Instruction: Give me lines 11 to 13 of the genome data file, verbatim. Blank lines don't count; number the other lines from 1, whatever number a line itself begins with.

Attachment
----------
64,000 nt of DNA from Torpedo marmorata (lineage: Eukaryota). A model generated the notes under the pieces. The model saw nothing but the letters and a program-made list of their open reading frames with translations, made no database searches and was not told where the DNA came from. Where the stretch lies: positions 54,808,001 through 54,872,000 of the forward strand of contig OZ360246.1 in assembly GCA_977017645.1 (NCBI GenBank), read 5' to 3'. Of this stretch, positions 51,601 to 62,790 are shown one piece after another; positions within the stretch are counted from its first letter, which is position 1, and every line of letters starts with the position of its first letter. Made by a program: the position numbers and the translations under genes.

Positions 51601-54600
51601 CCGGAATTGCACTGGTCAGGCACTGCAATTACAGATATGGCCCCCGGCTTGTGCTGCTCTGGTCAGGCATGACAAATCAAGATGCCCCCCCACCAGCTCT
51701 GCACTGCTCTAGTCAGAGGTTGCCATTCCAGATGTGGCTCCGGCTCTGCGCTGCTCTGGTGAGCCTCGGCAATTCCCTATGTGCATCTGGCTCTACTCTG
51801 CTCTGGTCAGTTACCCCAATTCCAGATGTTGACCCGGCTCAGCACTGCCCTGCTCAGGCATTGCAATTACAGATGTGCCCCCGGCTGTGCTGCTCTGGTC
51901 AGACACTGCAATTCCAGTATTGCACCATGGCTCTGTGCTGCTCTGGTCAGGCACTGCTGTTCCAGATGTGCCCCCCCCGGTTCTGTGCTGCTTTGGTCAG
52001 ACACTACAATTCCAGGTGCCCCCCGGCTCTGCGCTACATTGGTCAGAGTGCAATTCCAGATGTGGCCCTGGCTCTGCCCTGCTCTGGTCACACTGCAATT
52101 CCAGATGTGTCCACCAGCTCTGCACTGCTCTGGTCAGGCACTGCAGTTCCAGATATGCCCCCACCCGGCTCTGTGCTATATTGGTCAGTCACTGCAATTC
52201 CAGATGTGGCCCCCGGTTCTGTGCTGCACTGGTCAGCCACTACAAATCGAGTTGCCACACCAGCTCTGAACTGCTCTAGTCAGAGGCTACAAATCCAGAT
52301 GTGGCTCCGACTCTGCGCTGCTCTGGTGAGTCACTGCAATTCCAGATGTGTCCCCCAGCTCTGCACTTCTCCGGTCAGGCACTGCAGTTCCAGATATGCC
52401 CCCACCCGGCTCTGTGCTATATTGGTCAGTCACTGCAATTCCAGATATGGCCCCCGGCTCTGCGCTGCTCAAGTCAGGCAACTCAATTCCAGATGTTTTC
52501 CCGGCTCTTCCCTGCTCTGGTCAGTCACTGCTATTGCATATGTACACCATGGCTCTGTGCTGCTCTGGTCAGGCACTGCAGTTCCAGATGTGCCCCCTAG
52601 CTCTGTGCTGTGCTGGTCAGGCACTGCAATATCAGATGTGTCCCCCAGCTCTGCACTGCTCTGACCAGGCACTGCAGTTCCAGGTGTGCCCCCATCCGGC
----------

52401 CCCACCCGGCTCTGTGCTATATTGGTCAGTCACTGCAATTCCAGATATGGCCCCCGGCTCTGCGCTGCTCAAGTCAGGCAACTCAATTCCAGATGTTTTC
52501 CCGGCTCTTCCCTGCTCTGGTCAGTCACTGCTATTGCATATGTACACCATGGCTCTGTGCTGCTCTGGTCAGGCACTGCAGTTCCAGATGTGCCCCCTAG
52601 CTCTGTGCTGTGCTGGTCAGGCACTGCAATATCAGATGTGTCCCCCAGCTCTGCACTGCTCTGACCAGGCACTGCAGTTCCAGGTGTGCCCCCATCCGGC